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Seven Days in Lebanon – Trailer

On a frigid winter morning in St. Petersburg, Russia 1917, eighteen year old Olga Von Eggert must leave her country and family. The Bolshevik army is on a mission to destroy all aristocrats. When Olga fails to join her entourage at the designated rendezvous, Prima Ballerina Mathilda Kschessinska notifies the Khan of Kiva, a mutual acquaintance. The Khan’s son, Prince Razek Bek Khadjieff, defies his father’s orders and sends his strongest Cossack soldier to save the young Baroness. Nearly ninety years later, Damian Tolbert, a Frenchman living in Paris bids $100,000 on an antique diary with the initials NV on the leather cover. Once the journal is translated from Russian to French Damian is determined to find the rightful heir to this antique keepsake. Several years later, by coincidence, or perhaps fate, Damian discovers Anastasia Sullivan, the only living descendent to the journal, in an odd town called Lebanon, Ohio. Rather than answers, Damian finds more missing pieces to his puzzle. Will the “Mind Marauders ” finally leave his psyche? And, who is this mysterious artist, Anastasia Sullivan? This historical novel is inspired by true events of the author’s grandmother, Olga Von Eggert Khadjieff.

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Expectations: The Real World Behind the Curtain of Time – Trailer

A pastor is faced with a dilemma when his twin nephews, sons of his only brother, cry out to him for help. Faced with all kinds of strange happenings and unnatural events in their house due to their parents adherence with the occult; the childrens fears push them to break a pact of silence established by their father regarding the secrets of their household.

How can Ace help his nephews without letting the dark forces that torment their lives affect his own family? The more he struggles to help the twins, the more the Secret Society to which the boys parents belong rage their war of evil upon him. Only a living God could help Ace overcome this war and emerge victorious. But will he; Ace Cadman, have the courage to step into the supernatural realm beyond the curtain of time when his God calls him on the scene?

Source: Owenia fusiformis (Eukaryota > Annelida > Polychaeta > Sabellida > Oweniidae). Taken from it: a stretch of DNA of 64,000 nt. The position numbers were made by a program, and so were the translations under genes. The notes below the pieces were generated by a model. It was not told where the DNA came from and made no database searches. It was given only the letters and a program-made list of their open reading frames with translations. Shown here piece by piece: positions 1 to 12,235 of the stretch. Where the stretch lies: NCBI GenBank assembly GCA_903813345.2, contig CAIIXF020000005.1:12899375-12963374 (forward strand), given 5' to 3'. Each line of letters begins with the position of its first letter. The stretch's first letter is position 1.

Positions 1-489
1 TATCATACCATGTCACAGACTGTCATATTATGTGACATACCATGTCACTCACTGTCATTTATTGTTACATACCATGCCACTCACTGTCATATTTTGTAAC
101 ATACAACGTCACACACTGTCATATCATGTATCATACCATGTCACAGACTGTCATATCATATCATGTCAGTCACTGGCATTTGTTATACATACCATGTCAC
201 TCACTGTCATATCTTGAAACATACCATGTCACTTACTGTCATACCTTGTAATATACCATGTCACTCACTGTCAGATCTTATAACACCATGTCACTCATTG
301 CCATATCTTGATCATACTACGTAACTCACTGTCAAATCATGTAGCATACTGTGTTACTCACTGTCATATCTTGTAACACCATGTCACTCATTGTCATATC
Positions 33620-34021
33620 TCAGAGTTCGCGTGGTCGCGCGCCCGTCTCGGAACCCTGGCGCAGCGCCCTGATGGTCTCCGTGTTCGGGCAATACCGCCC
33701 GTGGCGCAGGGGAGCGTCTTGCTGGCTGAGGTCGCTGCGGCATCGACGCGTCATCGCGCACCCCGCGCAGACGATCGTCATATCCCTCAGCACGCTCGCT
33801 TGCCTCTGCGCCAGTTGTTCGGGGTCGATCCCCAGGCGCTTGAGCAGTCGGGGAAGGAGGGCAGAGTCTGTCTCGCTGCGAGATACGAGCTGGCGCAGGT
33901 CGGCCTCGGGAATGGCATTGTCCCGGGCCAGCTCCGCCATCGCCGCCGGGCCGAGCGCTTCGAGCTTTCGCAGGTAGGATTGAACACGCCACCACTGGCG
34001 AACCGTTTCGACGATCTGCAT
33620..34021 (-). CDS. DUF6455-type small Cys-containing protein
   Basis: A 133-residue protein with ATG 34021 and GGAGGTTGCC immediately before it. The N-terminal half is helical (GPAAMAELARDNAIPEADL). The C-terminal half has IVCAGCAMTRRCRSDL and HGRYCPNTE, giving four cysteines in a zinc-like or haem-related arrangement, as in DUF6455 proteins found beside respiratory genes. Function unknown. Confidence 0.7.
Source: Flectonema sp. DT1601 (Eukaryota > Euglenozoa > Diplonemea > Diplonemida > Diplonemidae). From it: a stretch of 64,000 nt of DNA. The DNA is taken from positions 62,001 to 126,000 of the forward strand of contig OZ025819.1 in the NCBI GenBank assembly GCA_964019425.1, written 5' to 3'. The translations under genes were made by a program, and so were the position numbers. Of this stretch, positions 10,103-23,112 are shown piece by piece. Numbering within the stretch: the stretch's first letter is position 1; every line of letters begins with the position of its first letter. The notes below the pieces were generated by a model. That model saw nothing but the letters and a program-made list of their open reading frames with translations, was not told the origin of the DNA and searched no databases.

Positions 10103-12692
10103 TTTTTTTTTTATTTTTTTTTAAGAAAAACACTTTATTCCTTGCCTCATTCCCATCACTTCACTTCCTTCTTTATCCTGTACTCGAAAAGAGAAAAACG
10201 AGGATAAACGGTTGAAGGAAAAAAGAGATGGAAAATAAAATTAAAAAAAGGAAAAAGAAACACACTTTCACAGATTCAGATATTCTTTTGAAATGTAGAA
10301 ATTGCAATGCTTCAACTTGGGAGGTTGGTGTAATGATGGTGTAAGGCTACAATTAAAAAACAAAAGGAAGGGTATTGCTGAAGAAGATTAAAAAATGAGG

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I Followed the Magic

Tyffany Hackett Author Interview

Tyffany Hackett Author Interview

Imber follows a young queen on a deadly journey to save her kingdom from an ancient enemy. What was the inspiration for the setup to this exciting novel?

Honestly I’ve always been a huge fan of epic fantasy; huge, sweeping books that pulled you into another world, or games that let you have powers and forge bonds. Larger than life enemies, heroes that don’t always win. I grew up on JRR Tolkien, Garth Nix, Julian May, and JK Rowling. I’ve poured hours and hours into the Dragon Age and Elder Scrolls games, and more still into Dungeons and Dragons sessions. So when I started writing I leaned into that. I followed the magic. And while I still have a lot to learn from those greats, I knew going in that I really wanted Imber to encompass what I love about fantasy–the trials, the adventures, the magic, the friendship.

Natylia is an intriguing character that I enjoyed following. What were some driving ideals behind her character?

With all of my characters I stick very firmly to the ideal “write what you know.” Who was I at 19? I was young, and impulsive, and made mistakes. So what would I have done thrust into a spotlight I wasn’t quite ready for? I would have been young, and impulsive, and made mistakes–mistakes I would later learn great lessons from. I’ve always loved flawed heroes, because they felt more real to me, and I wanted Natylia to feel as close to a living person as one could living inside pages.

The novel has a rich backstory that I hope to see more of. What were some themes you wanted to explore in this book?

I think there’s a lot of conversations that aren’t being had in our real, living world, and I tried to weave some of those into my world building. I’m all for a story with a message, and I tried to throw in a few that were important to me.